Securitization and mortgage default
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Ronel Elul: Federal Reserve Bank of Philadelphia
No 15-15, Working Papers from Federal Reserve Bank of Philadelphia
We find that private-securitized loans perform worse than observably similar, nonsecuritized loans, which provides evidence for adverse selection. The effect of securitization is strongest for prime mortgages, which have not been studied widely in the previous literature and particular prime adjustable-rate mortgages (ARMs): These become delinquent at a 30 percent higher rate when privately securitized. By contrast, our baseline estimates for subprime mortgages show that private-securitized loans default at lower rates. We show, however, that “early defaulting loans” account for this: those that were so risky that they defaulted before they could be securitized. This version supersedes WP 09-21.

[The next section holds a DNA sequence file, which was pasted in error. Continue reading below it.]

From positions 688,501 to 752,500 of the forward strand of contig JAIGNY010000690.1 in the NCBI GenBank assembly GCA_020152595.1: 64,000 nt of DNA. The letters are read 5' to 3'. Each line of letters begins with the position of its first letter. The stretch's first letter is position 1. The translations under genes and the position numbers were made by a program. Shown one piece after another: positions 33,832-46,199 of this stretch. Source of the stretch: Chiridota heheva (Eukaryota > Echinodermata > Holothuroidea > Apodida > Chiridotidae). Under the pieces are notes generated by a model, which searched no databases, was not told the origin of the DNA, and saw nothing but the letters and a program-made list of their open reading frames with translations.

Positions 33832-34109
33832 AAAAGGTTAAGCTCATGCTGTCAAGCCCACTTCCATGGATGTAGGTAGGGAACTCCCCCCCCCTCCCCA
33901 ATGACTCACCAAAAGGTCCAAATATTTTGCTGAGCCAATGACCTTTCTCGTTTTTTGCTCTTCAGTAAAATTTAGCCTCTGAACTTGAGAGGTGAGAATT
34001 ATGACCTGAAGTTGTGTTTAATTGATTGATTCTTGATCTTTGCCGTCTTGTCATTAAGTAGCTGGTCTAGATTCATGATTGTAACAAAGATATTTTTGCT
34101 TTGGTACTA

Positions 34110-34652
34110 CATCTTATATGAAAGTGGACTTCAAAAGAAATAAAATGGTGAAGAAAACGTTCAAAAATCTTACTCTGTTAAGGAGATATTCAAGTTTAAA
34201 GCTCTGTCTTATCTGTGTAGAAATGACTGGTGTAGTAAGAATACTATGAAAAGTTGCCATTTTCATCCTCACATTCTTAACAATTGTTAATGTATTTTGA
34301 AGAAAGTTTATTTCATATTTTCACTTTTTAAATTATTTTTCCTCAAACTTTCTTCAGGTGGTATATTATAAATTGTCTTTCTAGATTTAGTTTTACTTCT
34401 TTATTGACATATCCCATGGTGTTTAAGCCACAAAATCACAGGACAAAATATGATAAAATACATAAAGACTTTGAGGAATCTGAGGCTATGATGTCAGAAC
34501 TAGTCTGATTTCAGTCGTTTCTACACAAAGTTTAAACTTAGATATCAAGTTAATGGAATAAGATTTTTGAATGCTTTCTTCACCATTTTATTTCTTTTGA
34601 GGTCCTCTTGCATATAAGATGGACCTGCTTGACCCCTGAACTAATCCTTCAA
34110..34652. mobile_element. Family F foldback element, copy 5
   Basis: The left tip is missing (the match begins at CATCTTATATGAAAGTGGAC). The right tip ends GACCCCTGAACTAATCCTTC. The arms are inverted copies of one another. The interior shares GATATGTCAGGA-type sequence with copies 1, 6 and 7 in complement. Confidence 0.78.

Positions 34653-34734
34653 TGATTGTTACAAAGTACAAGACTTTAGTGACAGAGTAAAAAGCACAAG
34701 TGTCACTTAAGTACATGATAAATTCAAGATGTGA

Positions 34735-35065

Keywords: Mortgage default; securitization; adverse selection (search for similar items in EconPapers)
JEL-codes: D82 G21 (search for similar items in EconPapers)
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